The seventh son of a seventh son is accounted an infallible doctor. Lupton, in his second book of Notable Things, edit. 1660, p. 25, No. 2, says:

“ It is manifest, by experience, that the seventh male child, by just order (never a girle or wench being born between), doth heal only with touching (through a natural gift) the king's evil: which is a special gift of God, given to kings and queens, as daily experience doth witnesse.".

We read in the Traité des Superstitions, &c., par M. Jean Baptiste Thiers, 12mo. 1679, i. 436-7 : “ Plusieurs croyent qu'en France les septiemes garçons, nez de legitimes mariages, sans que la suitte des sept ait, esté interrompue par la naissance d'aucune fille, peuvent aussi guerir des fievres tierces, des fievres quartes, et mesme des ecrouelles, aprés avoir jeûné trois ou neuf jours avant que de toucher les malades. Mais ils font trop de fond sur le nombre septenaire, en attribuant au septieme garçon, preferablement a tous autres, une puissance qu'il y a autant de raison d'attribüer au sixieme ou au huitieme, sur le nombre de trois, et sur celuy de neuf, pour ne pas s'engager dans la superstition. Joint que de trois


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So, in a MS. in the Cotton Library, marked Julius, F. vi., relating to superstitions in the lordship of Gisborough in Cleveland, in Yorkshire: “ The seventh son of a seventh son is born a physician ; having an intuitive knowledge of the art of curing all disorders, and sometimes the faculty of performing wonderful cures by touching only.” A friend, writing in 1819, says: “It is a very general superstition in Yorkshire, that, if any woman has seven boys in succession, the last should be bred to the profession of medicine, in which he would be sure of being successful.”

In a manuscript on Witchcraft, by John Bell, a Scottish minister, 1705, which has been already quoted more than once, I find the following passage, p. 48: “Are there not some who cure by observing number? After the example of Balaam, who used magiam geometricam, Numb. xxiii. 4: • Build me here seven altars, and prepare me seven oxen and seven rams,' &c. There are some witches who enjoin the sick to dip their shirt seven times in south-running water. Elisha sends Naaman to wash in Jordan seven times. Elijah, on the top of Carmel, sends his servant seven times to look out for rain. When Jericho was taken they compassed the city seven times.”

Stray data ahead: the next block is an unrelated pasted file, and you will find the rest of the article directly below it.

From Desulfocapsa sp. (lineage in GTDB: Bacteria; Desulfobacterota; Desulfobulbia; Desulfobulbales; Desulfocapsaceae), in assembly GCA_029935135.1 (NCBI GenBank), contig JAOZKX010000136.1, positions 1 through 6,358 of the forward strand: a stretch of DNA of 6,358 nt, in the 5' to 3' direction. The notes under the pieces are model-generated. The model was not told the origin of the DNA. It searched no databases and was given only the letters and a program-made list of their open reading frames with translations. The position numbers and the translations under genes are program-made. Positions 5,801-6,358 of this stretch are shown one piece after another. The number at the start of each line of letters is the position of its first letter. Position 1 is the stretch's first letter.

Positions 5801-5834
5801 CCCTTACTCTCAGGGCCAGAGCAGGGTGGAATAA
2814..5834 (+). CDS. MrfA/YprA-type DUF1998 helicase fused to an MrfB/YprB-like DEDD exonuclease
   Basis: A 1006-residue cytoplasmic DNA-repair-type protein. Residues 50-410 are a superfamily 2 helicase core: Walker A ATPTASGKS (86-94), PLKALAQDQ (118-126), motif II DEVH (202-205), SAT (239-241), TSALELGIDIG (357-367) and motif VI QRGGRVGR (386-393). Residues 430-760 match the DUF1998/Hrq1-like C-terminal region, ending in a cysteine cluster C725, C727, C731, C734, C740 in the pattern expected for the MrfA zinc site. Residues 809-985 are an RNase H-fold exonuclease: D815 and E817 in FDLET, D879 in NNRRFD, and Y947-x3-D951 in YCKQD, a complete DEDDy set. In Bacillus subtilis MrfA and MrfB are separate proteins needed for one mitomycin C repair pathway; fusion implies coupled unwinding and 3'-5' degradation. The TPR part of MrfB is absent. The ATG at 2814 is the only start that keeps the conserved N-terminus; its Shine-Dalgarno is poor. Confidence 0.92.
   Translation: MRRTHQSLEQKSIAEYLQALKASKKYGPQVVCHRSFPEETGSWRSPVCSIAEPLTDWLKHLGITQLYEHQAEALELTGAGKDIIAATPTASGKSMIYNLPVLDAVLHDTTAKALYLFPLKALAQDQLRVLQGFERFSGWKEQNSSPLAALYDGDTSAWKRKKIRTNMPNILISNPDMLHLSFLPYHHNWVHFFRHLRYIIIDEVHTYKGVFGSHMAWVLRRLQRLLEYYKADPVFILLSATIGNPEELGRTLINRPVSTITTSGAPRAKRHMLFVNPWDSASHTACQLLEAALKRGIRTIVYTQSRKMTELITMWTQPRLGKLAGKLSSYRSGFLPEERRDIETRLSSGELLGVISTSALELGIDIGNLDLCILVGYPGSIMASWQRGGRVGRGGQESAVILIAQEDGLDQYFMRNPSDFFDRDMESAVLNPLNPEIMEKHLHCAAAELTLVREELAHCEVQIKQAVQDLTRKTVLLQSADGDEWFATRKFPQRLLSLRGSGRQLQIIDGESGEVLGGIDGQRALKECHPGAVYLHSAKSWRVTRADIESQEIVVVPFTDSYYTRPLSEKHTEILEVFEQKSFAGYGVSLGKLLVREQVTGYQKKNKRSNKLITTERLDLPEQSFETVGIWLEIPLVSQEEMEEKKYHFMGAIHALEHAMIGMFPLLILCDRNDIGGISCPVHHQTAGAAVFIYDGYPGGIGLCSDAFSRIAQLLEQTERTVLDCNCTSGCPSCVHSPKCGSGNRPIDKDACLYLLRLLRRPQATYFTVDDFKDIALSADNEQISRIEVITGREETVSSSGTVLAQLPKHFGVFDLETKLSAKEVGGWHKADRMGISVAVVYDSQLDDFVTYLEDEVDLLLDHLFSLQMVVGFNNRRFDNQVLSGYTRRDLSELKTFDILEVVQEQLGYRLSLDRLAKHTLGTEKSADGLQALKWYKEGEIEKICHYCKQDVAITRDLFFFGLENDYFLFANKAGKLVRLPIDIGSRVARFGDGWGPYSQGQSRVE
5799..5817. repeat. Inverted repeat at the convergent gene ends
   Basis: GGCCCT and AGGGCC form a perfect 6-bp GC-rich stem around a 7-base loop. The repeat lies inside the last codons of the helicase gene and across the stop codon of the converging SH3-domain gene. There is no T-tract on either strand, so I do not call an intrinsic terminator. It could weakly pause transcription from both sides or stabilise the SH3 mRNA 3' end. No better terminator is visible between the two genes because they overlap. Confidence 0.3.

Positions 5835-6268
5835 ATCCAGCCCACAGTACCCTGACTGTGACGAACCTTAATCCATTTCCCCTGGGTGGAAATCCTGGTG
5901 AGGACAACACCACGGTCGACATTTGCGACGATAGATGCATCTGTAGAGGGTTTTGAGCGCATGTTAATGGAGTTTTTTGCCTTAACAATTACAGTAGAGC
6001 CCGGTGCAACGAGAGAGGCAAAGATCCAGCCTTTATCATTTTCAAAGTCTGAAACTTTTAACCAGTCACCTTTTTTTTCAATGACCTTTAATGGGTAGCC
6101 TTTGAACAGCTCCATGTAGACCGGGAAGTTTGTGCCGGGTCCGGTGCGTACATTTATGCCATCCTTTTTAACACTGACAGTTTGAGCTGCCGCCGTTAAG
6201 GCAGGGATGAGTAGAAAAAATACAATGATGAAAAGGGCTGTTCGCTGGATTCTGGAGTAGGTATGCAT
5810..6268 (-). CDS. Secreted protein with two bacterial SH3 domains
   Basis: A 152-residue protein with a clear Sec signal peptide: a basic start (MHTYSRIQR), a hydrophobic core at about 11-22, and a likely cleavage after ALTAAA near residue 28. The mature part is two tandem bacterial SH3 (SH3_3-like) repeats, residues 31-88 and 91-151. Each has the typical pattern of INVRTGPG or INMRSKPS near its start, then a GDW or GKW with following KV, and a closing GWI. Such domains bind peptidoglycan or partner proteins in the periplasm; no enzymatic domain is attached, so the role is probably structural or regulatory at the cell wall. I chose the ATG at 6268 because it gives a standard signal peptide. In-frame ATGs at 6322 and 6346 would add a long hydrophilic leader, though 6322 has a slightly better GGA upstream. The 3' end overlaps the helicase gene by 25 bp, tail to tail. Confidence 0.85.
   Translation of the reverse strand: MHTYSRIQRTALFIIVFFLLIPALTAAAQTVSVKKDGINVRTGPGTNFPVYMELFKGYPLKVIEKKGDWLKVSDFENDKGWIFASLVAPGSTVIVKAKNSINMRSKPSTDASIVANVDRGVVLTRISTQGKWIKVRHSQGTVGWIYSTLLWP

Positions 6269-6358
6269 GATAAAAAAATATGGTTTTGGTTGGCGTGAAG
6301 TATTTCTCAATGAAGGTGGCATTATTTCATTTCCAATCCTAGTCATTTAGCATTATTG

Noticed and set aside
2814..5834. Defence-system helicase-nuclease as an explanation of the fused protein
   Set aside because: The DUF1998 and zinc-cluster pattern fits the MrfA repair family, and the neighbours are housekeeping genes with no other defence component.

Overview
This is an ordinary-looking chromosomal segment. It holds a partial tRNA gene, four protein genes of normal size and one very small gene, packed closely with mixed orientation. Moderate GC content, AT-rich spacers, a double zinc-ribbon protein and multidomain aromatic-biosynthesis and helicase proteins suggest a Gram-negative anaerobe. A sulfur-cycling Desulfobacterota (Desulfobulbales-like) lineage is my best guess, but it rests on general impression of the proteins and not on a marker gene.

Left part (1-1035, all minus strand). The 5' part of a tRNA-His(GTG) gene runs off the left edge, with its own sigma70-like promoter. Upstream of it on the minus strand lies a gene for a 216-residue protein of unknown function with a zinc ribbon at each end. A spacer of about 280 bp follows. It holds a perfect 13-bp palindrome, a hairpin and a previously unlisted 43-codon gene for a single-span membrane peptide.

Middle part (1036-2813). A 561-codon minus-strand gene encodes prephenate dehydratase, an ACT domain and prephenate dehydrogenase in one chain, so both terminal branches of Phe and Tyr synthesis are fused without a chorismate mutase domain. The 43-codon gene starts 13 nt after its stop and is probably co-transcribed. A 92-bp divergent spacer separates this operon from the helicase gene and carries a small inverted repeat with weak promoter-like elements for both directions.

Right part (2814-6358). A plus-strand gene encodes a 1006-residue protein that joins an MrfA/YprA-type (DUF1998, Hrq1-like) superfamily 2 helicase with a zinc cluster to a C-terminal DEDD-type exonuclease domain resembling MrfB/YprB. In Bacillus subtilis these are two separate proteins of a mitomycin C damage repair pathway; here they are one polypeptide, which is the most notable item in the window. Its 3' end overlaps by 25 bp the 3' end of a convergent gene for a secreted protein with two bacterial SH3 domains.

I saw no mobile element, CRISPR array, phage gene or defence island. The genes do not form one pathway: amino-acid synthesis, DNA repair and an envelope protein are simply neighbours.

Smith, in his MS. Life of William Marques Berkeley, Berkeley MSS. ii. 562, tells us he was born A.D. 1426, and observes : “This Lord William closeth the second septenary number from Harding the Dane, as much differing from his last ancestors, as the Lord Thomas, the first septenary lord, did from his six former forefathers. I will not be superstitiously opinionated of the misteries of numbers, though it bee of longe standing amongst many learned men; neither will I poque je connois de ces septiemes garçons, il y en a deux qui ne guerissent de rien, et que le troisieme m'a avoué de bonne foy qu'il avoit en autrefois la reputation de guerir de quantité des maux, quoique en effet il n'ait jamais guery d'aucun. C'est pourquoy Monsieur du Laurent a grande raison de rejetter ce pretendu pouvoir, et de le mettre au rang des fables, en ce qui concerne la guerison des ecroüelles. • Commentitia sunt, dit il, • quæ vulgus narrat omnes qui septimi nati sunt, nulla interveniente sorore in tota ditione Regis Franciæ curare strumas in nomine Domini et Sancti Marculfi, si ternis aut novenis diebus jejuni contigerint; quasi, ait Paschalius, sic hoc vestigium divinum legis Salicæ excludentis feminas.'” The following occurs in Delrio's Disquisit. Magic. lib. i. c. 3, qu. 4, p. 26 : “ Tale curationis donum; sed a febribus tantùm sanandi, habere putantur in Flandria, quotquot nati sunt ipso die parasceues et quotquot, nullo fæmineo fætu intercedente, septimi masculi legitimo thoro sunt nati."